BY GREG BROZEIT
If it’s the first Saturday of December, it must be the beginning of the annual American Society of Hematology (ASH) meeting. ASH also has it’s equivalent of pre-season, the Friday Satellite Symposia, the day before its official opening, but in this case, it means something. Twenty-three sessions of two-to-three hours cover virtually every major topic in hematology—lymphomas and leukemias, sickle-cell, biology and, of course, myeloma—to frame major topics and highlight certain upcoming sessions of the four day ASH meeting.
Dr. Stephen Forman from the City of Hope moderated “The Emergence of CAR-T Cell Therapy for Hematologic Malignancies: Moving from Bench to Bedside.” The participants in the discussion represented the National Cancer Institute, Memorial Sloan-Kettering, and the Hutch in Seattle. While clinical trials are showing limited success among some patients with lymphomas and leukemias, myeloma CAR-T Cell research is slowly moving toward a time of more clinical trials. A major issue to solve before trials can proceed is the presence of some neurotoxicity many patients experience. Virtually every researcher agreed with Dr. Faith Davies of the University of Arkansas, who spoke at the morning MMRF-sponsored session, that a “cocktail” approach, similar to today’s combining drugs, will likely be repeated if and when CAR-T research goes to the clinic. This will require multiple CAR-T therapies trained to identify differing targets that cause myeloma.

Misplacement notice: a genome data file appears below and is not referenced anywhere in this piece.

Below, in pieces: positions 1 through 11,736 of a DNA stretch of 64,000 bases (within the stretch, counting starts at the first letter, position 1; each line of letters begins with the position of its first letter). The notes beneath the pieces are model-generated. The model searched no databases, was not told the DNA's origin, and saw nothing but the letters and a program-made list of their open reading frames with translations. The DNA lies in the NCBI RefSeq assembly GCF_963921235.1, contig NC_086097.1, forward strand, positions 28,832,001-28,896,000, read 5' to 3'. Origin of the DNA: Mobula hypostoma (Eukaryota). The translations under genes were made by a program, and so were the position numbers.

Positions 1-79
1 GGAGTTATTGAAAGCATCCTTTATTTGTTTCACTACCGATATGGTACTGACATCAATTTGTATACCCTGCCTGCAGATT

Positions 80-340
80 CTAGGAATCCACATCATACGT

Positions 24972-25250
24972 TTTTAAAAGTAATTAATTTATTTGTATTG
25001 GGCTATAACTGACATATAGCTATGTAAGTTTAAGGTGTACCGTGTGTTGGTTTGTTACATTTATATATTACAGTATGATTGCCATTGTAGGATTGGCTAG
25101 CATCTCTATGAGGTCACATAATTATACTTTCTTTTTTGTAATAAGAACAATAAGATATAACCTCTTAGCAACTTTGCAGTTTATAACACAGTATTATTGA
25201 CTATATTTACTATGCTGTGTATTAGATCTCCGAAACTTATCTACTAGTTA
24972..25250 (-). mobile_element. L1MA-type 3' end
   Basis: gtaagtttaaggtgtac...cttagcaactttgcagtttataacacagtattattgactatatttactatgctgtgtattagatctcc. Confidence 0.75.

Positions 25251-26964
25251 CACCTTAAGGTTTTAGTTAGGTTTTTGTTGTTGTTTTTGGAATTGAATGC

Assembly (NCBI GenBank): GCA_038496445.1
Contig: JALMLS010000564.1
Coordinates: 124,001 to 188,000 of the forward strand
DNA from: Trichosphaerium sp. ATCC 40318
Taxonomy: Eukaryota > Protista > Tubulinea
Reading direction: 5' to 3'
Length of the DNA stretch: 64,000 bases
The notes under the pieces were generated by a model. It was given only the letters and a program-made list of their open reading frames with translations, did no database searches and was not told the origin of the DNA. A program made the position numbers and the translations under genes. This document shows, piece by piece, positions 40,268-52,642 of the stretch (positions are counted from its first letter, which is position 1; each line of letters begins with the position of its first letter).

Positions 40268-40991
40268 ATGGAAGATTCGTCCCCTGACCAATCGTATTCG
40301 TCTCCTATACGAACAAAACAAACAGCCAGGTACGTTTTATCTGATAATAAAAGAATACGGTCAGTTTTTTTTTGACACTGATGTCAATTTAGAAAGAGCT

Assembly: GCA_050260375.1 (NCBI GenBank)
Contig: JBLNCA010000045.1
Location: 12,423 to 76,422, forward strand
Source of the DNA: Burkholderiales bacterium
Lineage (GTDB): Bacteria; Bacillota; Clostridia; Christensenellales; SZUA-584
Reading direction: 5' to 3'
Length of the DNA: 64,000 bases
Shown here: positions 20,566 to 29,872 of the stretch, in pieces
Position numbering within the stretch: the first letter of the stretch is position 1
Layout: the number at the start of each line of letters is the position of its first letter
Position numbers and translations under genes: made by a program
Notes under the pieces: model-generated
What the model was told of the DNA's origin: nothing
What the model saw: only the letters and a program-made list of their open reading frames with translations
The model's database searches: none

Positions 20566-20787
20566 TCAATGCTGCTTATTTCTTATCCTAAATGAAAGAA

about the author
Greg Brozeit has been with the HealthTree Foundation since 2015 when he began volunteering for the Myeloma Crowd. Prior to that he worked with Dr. Bart Barlogie and the International Myeloma Foundation, inaugurating many myeloma patient advocacy and education programs.